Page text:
Arrangement 12 further has an upper gear 50. Upper gear 50 is secured on an outer surface of shaft 18, such that rotation of gear 50 will result in rotation of shaft 18. In particular, gear 50 can be key to shaft 18 in any suitable manner. Gear 50 includes an annular beveled gear surface 52 which will be utilized to rotate shaft 18, as will be more fully described below. A pinion gear 54 has an annular beveled gear surface 56 for engaging gear surface 52. Rotation of gear 54 results in rotation of gear 50 and thus results in rotation of shaft 18. Thus, depending on which direction pinion gear 54 is rotated, such rotation can result in tightening or loosening of bit 26 in collet nut 40.
Pinion gear 54 can be rotated by a router operator via pinion shaft 58 and actuating knob 60. In particular, shaft 58 is slidably and rotatably mounted to housing 14 via a generally cylindrical passage 62, as best shown in FIG. 4. Passage 62 has an aperture 64 on one end through which pinion shaft 58 extends. Pinion shaft 58 is supported in passage 62 by an upwardly extending support member 66. Additionally, knob 60 has formed therewith a generally annular cylindrical portion 68 which fits around pinion shaft 58 and snugly fits within aperture 64.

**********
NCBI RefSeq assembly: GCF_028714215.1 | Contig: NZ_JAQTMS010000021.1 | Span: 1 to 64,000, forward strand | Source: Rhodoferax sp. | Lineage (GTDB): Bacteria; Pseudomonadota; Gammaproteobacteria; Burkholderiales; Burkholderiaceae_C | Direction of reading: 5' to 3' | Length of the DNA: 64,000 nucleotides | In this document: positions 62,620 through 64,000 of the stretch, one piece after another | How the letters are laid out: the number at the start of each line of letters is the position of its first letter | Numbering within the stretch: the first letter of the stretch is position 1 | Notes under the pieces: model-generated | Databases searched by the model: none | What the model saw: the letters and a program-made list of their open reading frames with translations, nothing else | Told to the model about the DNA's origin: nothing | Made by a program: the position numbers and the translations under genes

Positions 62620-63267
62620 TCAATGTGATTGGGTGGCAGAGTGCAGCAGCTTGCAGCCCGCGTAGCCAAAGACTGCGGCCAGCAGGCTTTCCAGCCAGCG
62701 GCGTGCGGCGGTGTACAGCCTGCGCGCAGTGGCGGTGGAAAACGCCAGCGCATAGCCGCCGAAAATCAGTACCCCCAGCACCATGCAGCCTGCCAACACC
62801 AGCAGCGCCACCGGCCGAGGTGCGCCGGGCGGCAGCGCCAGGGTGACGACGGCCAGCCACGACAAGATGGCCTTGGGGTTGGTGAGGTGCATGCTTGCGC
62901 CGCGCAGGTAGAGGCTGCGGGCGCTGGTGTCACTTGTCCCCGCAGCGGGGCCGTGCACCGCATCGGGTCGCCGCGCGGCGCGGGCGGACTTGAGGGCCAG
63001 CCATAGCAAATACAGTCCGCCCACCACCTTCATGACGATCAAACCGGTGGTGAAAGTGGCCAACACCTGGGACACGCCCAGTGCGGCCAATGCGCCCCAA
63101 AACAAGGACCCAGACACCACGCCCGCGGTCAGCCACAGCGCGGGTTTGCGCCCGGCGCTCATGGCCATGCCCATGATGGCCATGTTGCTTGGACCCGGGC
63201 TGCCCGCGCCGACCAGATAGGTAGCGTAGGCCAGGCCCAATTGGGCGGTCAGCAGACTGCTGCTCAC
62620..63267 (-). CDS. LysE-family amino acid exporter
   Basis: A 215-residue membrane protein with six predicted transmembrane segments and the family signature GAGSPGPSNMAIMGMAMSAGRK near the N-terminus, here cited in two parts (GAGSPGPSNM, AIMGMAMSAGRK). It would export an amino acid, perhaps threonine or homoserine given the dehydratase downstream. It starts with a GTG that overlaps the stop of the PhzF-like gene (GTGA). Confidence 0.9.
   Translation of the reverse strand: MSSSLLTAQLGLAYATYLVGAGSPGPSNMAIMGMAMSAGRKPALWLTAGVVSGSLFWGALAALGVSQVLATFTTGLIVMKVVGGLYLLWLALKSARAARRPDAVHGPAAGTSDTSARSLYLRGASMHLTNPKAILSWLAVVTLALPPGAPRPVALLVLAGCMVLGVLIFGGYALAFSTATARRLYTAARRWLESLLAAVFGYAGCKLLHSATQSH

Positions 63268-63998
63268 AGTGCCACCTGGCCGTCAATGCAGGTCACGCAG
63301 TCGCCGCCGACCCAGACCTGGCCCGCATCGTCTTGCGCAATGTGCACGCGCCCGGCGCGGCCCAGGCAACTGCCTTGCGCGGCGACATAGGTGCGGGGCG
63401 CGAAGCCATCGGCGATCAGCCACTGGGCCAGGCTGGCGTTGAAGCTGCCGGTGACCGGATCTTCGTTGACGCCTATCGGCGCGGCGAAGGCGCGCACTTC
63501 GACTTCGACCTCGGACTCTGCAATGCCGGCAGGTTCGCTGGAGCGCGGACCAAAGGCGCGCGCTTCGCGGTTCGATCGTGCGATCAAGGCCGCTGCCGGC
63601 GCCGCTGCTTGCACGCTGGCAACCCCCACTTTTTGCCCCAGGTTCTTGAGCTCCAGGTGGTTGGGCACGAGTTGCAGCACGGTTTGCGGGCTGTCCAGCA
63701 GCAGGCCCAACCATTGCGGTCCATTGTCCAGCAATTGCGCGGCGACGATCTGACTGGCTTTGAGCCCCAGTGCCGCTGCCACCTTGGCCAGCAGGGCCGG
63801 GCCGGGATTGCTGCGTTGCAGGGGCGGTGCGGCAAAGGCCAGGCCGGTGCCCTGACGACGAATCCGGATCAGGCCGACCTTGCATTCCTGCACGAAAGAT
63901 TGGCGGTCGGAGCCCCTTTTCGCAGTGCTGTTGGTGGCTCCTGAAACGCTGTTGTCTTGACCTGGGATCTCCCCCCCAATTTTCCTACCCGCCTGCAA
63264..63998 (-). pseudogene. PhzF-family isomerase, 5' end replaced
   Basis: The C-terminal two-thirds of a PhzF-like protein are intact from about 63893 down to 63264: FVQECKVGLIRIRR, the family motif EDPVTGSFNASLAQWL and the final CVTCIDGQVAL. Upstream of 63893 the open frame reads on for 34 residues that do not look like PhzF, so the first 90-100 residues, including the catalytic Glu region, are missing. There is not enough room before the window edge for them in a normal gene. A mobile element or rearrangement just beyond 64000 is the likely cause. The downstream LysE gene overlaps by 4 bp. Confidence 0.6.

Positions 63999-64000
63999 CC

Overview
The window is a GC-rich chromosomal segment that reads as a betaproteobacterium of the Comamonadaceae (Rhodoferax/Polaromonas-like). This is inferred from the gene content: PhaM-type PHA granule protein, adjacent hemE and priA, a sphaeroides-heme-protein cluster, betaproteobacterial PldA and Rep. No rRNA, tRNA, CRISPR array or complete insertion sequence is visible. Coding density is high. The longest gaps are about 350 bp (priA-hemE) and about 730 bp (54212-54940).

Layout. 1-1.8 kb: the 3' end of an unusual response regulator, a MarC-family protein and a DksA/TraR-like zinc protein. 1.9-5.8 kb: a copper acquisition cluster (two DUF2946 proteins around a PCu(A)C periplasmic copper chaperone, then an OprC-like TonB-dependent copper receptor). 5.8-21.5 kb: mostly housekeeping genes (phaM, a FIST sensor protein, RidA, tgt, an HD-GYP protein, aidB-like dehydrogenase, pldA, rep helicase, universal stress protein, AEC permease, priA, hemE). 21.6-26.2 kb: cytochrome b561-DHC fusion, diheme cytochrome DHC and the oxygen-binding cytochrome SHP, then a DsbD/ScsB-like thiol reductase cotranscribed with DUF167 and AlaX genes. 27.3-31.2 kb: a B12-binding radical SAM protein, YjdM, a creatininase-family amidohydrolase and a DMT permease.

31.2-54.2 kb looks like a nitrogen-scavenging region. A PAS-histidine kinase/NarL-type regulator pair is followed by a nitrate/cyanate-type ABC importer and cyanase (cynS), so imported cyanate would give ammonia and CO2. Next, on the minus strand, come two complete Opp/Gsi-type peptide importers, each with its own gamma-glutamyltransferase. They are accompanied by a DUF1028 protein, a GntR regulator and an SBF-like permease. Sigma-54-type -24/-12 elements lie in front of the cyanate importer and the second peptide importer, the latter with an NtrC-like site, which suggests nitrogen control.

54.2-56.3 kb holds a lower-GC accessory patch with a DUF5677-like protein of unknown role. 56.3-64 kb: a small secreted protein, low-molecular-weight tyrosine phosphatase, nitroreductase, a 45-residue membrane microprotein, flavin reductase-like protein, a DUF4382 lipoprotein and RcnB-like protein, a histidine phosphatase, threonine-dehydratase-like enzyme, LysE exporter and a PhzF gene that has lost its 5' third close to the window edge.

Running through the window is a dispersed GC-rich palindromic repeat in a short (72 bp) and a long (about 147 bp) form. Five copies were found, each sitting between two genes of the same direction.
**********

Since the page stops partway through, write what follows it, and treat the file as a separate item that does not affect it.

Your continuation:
A coilspring 70 generally surrounds pinion shaft 58 and is positioned between an abutting surface 72 of cylindrical portion 68 of knob 60 and support 66. Spring 70 serves to bias pinion shaft 58 outwardly away from collet nut 40 and toward a position wherein pinion gear 58 is disengaged from upper gear 50.
With reference to FIG. 2, located on an end surface 74 of pinion shaft 58 is a generally cylindrical receiving bore 76. Received in bore 76 is a cylindrical locking pin or extension 78. Pin 78 is used to engage one of slots 46 to hold collet nut 40 at a generally fixed rotational location during tightening and loosening, as will be more fully explained below. One end of pin 78 has a collar 80 formed therewith which prevents pin 78 from becoming disengaged from bore 76. In particular, pin 78 can slide telescopically in and out of bore 76 and is biased outwardly away from end surface 74 by a coilspring 82.
Pin 78 is also received in an aperture 84 formed in a pin bearing member 86, as best shown in FIG. 5. Bearing member 86 ensures that pin 78 will be adequately aligned with the appropriate slot 46.
Pin 78 can engage any one of slots 46 when pinion gear 54 engages upper gear 50. As pin 78 engages one of slots 46, rotation of collet nut 40 will be prevented. Thus, rotation of pinion shaft 58 will result in collet nut 40 being fixed and shaft 18 being rotated. This rotational motion of pinion shaft 58 will result in tightening and loosening of collet nut 40 because collet nut 40 will move slightly up and down along thread surface 36 to accomplish the pinching and loosening actions of prongs 32.